# Lorentz Force

1. Aug 10, 2007

### jesuslovesu

1. The problem statement, all variables and given/known data
In a velocity selector E and B fields are perpendicular. Which of the following conditions on the direction of the particle's velocity can result in no net force assuming the E and B are nonzero?

2. Relevant equations
F = Eq + q(vxB)

3. The attempt at a solution

A) v is parallel to E
--Not sure why this wouldn't work. Since E is perpendicular to B why can't it result in F = 0? F = E + vB

B) v is parallel to (ExB)
--If I recall my cross product information correctly. v will be perpendicular to both E and B therefore I get F = E + vB.

What's the difference between the two?

2. Aug 10, 2007

### G01

Since the fields are non-zero, the only way for there to be no net force is for the electric and magnetic forces to cancel out (i.e. qv X B is pointing in the opposite direction to qE, and is equal in strength.). Thus, you want the velocity to point in a direction that causes the magnetic force to point opposite the electric force.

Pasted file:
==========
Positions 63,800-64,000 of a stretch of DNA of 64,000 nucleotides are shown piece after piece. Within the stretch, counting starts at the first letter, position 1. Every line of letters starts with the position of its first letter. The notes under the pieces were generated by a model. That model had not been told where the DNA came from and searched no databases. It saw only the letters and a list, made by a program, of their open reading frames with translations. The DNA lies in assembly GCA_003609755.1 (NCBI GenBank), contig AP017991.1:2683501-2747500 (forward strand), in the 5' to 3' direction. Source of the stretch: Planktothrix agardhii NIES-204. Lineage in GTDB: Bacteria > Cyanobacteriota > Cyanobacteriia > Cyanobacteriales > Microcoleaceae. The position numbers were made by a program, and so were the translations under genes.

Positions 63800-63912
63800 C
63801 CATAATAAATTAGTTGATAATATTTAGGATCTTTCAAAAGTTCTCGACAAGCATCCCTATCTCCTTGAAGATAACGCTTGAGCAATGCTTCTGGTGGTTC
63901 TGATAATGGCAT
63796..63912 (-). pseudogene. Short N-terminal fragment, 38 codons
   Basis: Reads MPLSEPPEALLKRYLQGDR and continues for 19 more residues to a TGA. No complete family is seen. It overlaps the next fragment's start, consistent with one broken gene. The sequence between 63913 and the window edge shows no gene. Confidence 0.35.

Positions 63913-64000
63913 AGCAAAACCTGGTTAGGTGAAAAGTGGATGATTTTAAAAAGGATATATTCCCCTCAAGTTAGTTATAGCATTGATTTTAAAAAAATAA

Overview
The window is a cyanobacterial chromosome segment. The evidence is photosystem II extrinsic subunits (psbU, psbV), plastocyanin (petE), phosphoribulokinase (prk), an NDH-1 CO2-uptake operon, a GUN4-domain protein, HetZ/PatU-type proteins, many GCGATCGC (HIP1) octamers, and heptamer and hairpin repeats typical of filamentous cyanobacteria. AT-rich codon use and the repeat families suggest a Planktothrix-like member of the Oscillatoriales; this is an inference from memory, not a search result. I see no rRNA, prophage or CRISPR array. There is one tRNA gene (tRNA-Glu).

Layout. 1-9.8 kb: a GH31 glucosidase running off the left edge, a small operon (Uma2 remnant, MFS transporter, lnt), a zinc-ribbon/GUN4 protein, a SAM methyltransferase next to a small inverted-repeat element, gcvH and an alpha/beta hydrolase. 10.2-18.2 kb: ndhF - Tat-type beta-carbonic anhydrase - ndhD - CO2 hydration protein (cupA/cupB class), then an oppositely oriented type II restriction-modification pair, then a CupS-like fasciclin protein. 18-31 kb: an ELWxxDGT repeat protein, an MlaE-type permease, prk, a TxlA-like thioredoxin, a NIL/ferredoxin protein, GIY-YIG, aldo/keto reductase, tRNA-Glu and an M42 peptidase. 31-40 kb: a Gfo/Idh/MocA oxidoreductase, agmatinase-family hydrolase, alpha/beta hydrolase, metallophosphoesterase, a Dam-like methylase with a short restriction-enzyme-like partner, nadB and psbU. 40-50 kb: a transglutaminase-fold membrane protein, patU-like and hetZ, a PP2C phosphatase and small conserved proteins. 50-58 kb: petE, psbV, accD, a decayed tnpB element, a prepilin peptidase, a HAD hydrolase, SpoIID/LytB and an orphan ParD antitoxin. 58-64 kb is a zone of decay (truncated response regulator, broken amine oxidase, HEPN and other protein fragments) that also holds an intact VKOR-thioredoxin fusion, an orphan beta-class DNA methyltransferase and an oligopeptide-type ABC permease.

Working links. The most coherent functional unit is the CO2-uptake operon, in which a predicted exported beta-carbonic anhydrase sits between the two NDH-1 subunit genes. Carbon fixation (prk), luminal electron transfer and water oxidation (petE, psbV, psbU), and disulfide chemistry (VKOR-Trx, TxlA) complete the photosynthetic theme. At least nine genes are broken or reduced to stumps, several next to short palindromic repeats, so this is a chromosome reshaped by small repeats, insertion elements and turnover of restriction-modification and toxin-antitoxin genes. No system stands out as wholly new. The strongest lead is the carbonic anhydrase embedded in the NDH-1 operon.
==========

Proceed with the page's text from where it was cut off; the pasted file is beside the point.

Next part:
Say the electric field points up, and the magnetic field points toward you, using the right hand rule, which way will the velocity have to point in order to get (qv X B) to point opposite qE? This is essentially what the question is asking. If you check the two situations above with the right-hand rule, you should see that only one has qvXB pointing opposite to qE. Can you now see why only one of the above situations work?

3. Aug 10, 2007

### Staff: Mentor

If v is parallel to E, what direction will the force from E act? And what direction must q(vxB) act? Can they possibly cancel?

Do the same analysis as before. Compare the directions of qE and q(vxB). Can they cancel?

G01 is way ahead of me. :-)

4. Aug 10, 2007

### jesuslovesu

Understood, thanks